The claimant's disability insured status or applicable prescribed period expired within the period adjudicated by the previous determination that he or she was not disabled; or
The claimant’s insured status or prescribed period has expired and, although the exact date of the prior denial is unknown, it is clear that it was after the end of the date last insured or prescribed period.
NOTE: If, in either of the above situations, a claim is inadvertently sent to the DDS, the FO alerts the DDS to transfer the case back to the FO.
For exceptions, see Disability Determination Services (DDS) and Social Security Administration (SSA) Jurisdictions – Initial and Subsequent Cases DI 20101.001A.2.
3. Childhood disability benefit (CDB) claim
a. Alleged onset date (AOD) after age 22 with no prior CDB entitlement; or prior determination that child was not disabled through age 22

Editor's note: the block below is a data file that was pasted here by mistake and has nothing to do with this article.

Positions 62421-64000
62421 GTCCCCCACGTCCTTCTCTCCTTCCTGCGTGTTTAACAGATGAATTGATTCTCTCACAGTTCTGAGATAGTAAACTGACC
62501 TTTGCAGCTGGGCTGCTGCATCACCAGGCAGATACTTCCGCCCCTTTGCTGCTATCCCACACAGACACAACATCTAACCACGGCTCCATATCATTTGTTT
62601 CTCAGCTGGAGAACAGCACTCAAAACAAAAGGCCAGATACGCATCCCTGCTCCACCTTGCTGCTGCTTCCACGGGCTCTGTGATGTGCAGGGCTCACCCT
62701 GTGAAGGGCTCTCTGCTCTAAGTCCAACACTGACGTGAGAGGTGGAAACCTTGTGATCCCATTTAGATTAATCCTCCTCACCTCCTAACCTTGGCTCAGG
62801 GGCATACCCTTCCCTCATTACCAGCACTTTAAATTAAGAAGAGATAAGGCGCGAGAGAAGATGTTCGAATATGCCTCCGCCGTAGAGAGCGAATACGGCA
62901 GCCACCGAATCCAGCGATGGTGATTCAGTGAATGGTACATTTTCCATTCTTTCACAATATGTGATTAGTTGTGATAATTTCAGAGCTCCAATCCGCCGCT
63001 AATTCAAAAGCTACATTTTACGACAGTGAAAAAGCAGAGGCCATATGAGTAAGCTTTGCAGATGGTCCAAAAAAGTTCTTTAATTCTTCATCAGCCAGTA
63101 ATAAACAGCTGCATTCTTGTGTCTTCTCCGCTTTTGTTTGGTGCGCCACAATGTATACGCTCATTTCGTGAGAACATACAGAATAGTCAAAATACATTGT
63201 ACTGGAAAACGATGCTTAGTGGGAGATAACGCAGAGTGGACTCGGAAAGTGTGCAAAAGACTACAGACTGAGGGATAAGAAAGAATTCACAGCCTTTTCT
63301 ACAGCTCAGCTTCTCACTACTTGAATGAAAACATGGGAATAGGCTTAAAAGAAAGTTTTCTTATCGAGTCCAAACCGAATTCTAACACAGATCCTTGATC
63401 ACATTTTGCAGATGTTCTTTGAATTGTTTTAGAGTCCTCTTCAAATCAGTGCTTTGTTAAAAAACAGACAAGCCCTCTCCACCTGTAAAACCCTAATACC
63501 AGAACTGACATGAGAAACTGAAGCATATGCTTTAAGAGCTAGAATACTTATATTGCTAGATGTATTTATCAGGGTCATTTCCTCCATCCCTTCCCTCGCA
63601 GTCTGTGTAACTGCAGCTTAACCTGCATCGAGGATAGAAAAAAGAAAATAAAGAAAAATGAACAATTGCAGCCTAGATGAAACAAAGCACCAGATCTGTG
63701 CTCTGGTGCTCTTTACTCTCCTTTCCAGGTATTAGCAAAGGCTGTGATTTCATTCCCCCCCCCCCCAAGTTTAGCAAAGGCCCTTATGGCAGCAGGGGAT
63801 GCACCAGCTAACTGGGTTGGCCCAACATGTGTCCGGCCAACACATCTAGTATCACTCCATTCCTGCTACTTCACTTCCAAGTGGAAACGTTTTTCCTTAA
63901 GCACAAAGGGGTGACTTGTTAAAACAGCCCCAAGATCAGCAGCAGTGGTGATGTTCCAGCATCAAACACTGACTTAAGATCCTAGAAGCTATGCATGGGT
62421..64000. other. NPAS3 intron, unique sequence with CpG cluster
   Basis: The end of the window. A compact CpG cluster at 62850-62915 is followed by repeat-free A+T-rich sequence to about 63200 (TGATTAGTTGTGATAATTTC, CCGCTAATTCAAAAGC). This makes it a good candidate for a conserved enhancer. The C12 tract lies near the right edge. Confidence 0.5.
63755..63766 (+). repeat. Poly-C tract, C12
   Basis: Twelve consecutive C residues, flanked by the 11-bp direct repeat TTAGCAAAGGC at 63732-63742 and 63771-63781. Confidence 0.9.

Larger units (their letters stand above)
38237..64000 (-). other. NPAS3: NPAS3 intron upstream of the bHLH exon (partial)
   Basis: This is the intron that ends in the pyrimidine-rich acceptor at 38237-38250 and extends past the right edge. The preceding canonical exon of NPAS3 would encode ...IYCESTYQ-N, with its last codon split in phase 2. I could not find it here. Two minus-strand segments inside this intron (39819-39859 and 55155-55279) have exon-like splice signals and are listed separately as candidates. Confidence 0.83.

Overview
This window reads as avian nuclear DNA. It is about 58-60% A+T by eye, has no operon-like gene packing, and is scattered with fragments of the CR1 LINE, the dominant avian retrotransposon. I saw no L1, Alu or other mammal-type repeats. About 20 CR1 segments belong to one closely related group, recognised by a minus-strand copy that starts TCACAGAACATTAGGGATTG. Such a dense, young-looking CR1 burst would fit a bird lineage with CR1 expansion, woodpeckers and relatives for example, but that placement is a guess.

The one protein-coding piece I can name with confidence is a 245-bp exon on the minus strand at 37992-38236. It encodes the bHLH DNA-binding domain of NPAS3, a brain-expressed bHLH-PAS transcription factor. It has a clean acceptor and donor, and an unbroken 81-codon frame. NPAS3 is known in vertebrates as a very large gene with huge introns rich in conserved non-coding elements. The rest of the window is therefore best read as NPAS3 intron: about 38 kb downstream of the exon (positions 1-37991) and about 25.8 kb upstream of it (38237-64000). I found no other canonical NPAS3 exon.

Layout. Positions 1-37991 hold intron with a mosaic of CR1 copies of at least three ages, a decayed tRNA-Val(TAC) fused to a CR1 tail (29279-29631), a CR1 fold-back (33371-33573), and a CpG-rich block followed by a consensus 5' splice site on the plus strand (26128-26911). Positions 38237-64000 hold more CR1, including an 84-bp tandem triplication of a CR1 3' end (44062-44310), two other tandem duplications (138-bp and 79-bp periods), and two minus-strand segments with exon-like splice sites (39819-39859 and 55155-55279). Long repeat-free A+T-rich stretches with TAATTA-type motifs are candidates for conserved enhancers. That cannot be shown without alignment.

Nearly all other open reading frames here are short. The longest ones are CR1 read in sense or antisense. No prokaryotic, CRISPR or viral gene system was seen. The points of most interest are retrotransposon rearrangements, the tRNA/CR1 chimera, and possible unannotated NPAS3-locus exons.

The SSA has jurisdiction when:
a child alleges traumatic onset of disability after attainment of age 22 and was not previously entitled to CDB;
a child was previously found not disabled through age 22;
a claimant has an impairment of a non-traumatic origin and alleges onset after age 23; or
a claimant engaged in SGA after age 22 and a period of CDB entitlement cannot be established prior to age 22.
b. Subsequent CDB claim with AOD more than 7 years after CDB termination
The SSA has jurisdiction when:
A subsequent disability claim has been filed by, or on behalf of, a disabled child for whom a disability determination of denial or cessation was previously made; and
The AOD on the current claim is more than 7 years after the previous CDB terminated.
EXCEPTION: Section 420A of P.L. 108-203 allows re-entitlement to childhood disability benefits after the 7-year period if the beneficiary’s previous entitlement to disability terminated because of substantial gainful activity.
NOTE: The FO or the Program Service Center (PSC) may request DDS action if the subsequent claim is filed under one of the applicable circumstances described in DI 20101.001B.4.